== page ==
However, Morant’s worst game numbers also show an odd, unique positive: The Grizzlies have a slightly better record in his worst games (14-5) than in his best games (13-6). That’s only a small difference, so I wouldn’t want to suggest Memphis is actually a more competitive team when Morant doesn’t play well. But it implies that he has much more support from a deeper roster than, say, Doncic does in Dallas, and adds another piece of evidence—along with the Grizzlies’ 20-5 record without Morant last season—that Memphis is much more than a one-man team.
Averages from worst games: 25.2 points, 5.9 rebounds, 4.2 assists, 51-32-93 shooting splits, 62 percent true shooting
In my research, I’ve tended to find that players who rely on their jump shots are less consistent game-to-game than, say, big men who mainly contribute with rebounds, layups, and free throws. But Durant is an exception—he’s always one of the league’s most consistent players despite his jumper dependency.
Working with perhaps the game’s best jumper helps, of course. Over the last five seasons, according to Second Spectrum, Durant has overperformed the expected value of his jump shots by more than any other player. (Last on that list, among players with at least 1,000 attempts, is Russell Westbrook; Giannis is second to last.) Other MVP candidates find ways to score points even when their shot isn’t falling; for Durant, that’s never really an issue in the first place.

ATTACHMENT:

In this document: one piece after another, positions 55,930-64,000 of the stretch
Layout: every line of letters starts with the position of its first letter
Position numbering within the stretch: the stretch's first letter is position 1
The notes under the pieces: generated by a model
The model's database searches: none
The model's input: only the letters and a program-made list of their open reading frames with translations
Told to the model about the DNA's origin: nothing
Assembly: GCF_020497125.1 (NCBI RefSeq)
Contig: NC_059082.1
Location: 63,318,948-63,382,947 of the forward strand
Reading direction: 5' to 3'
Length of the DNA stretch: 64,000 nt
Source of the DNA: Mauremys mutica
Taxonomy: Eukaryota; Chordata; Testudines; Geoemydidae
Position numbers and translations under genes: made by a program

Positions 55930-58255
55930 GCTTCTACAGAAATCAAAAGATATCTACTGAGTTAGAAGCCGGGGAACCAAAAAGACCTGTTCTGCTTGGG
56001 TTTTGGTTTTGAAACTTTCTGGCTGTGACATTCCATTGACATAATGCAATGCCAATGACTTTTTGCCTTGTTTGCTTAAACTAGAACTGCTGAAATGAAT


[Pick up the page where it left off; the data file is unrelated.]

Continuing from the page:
This season is the same as ever for Durant, who was lighting up the scoreboard in just about every game before spraining his MCL. Among MVP candidates, Jokic is the only player who’s a more efficient shooter in his worst games than Durant. For context, Durant’s off-night true shooting mark is about the same as Damian Lillard, Shai Gilgeous-Alexander, and Donovan Mitchell have averaged across all their games.
Averages from worst games: 22.8 points, 6.1 rebounds, 5.6 assists, 43-37-89 shooting splits, 58 percent true shooting
Steph’s assists fall and his turnovers rise in his worst games, and he doesn’t find his way to the free throw line as often. In his first six games since returning from injury, he didn’t shine as brightly; five of those qualified as “worst” with just one “best.”
But every time I examine a player’s worst games in this fashion, Steph’s 3-point performance delights. That’s because a 37 percent mark is quite poor for Steph, relative to his norm; he’s at 46 percent in his best games, good for 42 percent overall this season. Yet 37 percent is also what the likes of Lillard and Bradley Beal have averaged over all their career games, and a point better than James Harden and Devin Booker’s career marks. Steph at his worst is still as dangerous as basically every other star shooter in the sport.
Stats are current through Tuesday’s games.